B-day boy Jaworski’s 1st love: not basketball

Robert Jaworski of Toyota

Don’t look now, but had he pursued playing his first loves — baseball and softball — or continued trying his luck in swimming and athletics, Robert “Sonny” Jaworski wouldn’t have earned the sobriquet in local basketball as “living legend.”

Or had he insisted on carrying the colors of Far Eastern University instead of the University of the East in his UAAP career in the ’60s, he wouldn’t have the popularity he is still enjoying up to this day that made him one of only few athletes to have been elected as member of the Philippine Senate which he served with flying colors.

Yes, Jaworski, the “Big J,” or “Jawo” to his legion of fans, played not basketball but baseball and softball in his high school days besides representing Roxas High School, too, in swimming and track and field in Manila’s public school meets.

“I was a small boy when I was in high school, so I shied away from basketball which was even then dominated by big boys,” Jaworski, who turns 66 on Thursday, related to this writer in one of many interviews held when he was still playing-coach of the popular Ginebra San Miguel Club in the PBA.

“Pero before finishing high school, I started growing up, so, sabi ng mga tao, relatives, friends, neighbors (in Beata, a densely populated area in Pandacan) mag-basketball na daw ako,” narrated the Big J, father of four who married UE classmate Evelyn Bautista, scion of a famous family in the entertainment world.

“I didn’t know anything about basketball. Wala nga akong basic na kaalaman sa larong yun. Pero nagtiyaga ako. I was determined to learn the game, kaya bago ako natapos ng high school, nawala na ako sa baseball and softball field at napunta sa basketball court,” he said.

When he reached college, he tried out to become a member of the FEU Tamaraws, then under the wings of late coach Peping Yee. The Tamaraws’ lineup, however, was already filled up with such big names as Arturo Valenzona, who will be Jaworski’s teammate at Yco in the now defunct MICAA, forerunner of the PBA, Engracio “Boy” Arazas, Manny Jocson and other guards.

It was Valenzona, who also turned out to become a heralded bench tactician, who saw Jaworski’s caliber at FEU, as a player who, at 6-foot-1, can play guard, forward and center, and recommended him to a UE student friend.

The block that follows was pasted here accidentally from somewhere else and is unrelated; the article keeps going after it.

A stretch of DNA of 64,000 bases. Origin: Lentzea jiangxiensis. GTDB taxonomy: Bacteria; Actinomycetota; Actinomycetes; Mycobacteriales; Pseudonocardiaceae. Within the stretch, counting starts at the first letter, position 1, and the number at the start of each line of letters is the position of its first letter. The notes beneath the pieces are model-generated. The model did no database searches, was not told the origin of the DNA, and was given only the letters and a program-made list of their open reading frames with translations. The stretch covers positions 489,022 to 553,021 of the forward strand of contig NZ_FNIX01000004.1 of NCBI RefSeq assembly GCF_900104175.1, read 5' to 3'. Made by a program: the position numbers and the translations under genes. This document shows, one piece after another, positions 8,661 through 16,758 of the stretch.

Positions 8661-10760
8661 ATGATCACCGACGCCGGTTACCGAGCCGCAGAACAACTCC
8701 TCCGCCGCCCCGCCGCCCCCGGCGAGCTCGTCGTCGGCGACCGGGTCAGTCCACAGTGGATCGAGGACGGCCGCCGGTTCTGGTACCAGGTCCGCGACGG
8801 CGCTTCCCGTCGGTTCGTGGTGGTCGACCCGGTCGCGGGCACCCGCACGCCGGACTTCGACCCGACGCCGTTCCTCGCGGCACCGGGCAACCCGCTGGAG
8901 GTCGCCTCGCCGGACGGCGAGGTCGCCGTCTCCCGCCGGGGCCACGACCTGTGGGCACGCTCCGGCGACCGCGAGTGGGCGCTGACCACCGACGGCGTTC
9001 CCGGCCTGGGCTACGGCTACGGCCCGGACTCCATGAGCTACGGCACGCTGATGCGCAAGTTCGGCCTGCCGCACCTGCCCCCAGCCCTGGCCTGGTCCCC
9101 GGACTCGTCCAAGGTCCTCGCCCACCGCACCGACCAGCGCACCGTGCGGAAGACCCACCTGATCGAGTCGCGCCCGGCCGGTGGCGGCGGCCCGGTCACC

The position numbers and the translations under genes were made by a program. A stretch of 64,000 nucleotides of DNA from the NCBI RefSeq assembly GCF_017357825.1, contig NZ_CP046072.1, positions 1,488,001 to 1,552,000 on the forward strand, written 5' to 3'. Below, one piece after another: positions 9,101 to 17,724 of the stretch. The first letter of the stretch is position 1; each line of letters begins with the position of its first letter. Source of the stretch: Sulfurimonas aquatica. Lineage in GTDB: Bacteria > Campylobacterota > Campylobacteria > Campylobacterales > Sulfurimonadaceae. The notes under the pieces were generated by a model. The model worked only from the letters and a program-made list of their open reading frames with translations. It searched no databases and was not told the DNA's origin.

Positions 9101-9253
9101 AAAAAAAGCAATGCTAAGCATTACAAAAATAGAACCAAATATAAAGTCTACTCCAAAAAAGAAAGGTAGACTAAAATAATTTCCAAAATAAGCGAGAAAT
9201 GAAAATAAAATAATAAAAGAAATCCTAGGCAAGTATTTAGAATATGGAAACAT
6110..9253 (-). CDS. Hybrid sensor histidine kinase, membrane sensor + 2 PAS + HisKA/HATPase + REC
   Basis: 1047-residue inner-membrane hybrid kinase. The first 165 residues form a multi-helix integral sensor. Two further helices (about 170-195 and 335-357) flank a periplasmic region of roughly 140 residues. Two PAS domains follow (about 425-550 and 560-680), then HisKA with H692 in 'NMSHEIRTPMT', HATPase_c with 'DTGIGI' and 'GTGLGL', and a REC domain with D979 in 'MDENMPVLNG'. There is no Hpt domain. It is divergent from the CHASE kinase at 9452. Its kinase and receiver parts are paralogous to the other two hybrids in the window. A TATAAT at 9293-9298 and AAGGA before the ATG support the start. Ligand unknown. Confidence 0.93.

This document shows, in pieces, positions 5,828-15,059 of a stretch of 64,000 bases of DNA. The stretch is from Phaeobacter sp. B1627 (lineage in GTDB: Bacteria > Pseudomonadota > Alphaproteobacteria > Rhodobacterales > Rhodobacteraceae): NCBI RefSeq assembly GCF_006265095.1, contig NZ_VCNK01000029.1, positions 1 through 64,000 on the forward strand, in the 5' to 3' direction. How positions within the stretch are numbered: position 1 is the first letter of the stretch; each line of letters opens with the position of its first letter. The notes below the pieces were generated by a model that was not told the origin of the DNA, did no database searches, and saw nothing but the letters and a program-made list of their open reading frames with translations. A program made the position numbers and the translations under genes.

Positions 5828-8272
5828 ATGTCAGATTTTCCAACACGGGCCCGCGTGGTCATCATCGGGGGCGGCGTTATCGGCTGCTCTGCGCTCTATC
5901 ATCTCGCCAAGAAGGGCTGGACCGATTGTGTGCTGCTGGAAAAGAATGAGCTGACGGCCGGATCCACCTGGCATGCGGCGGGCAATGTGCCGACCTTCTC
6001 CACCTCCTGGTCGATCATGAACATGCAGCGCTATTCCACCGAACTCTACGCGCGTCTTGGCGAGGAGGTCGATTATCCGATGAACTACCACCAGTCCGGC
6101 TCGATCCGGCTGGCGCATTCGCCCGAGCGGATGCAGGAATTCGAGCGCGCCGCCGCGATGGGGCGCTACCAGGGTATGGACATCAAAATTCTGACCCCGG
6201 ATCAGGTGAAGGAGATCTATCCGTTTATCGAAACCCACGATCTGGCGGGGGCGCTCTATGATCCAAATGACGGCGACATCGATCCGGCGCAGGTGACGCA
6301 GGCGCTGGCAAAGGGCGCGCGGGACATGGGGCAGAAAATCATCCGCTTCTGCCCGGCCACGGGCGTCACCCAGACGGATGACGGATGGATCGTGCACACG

Valenzona’s friend relayed the message to Warriors’ coach Baby Dalupan, who sent assistant Filomeno Pumaren, father of now coaches Derick, Franz and Dindo, to see for himself if Jawo can fit his roster.

The rest, as cliché goes, is history. The boy with big hands and feet, pug-nose and all, became the new “King Warrior,” succeeding the likes of Constancio “Jun” Ortiz, Rhoel Nadurata, Jimmy Mariano, to mention a few, who would lead UE to three UAAP championships and four National Intercollegiate titles from 1964 to 1967.

Why he did not join his guru Dalupan in the legendary Crispa Redmanizers still puzzle basketball fans until today. The Big J instead landed in Yco in his first post-collegiate campaign before transferring to Meralco, where he and the Reddy Kilowatts challenged former Warriors Rudolf Kutch, Epoy Alcantara, Virgilio Abarrientos and classmates Johnny Revilla and Tito Varela, among others, in a fierce protracted battle for amateur basketball supremacy.

The disbandment of Meralco saw Jaworski donning the Silverio family-owned Komatsu jersey, where he also emerged as its spiritual leader until its transfer to the pro-league carrying the banner of the Toyota Comets.

Jaworski donned the national colors seven times, once in the world championships, three in the Asian Games and four in the Asian Basketball Confederation (now FIBA Asia), last played in Manila in 1973. He spearheaded the Philippines’ last Asian victory with an all-Filipino line up.

Jawo highlighted his coaching career by steering another national team, reinforced by long-time Toyota teammate Ramon Fernandez, Alvin Patrimonio, Allan Caidic, Samboy Lim, Hector Calma and Benjie Paras, among others, to a silver medal finish, the highest after losing the crown in 1966, in the 1990 Asian Games in Beijing.

As a pro, he gifted Toyota with nine championships and as a bench tactician he handed Ginebra four. His biggest gift to the PBA, in general, and Ginebra, in particular, is the popularity both entities enjoy up to the present time.

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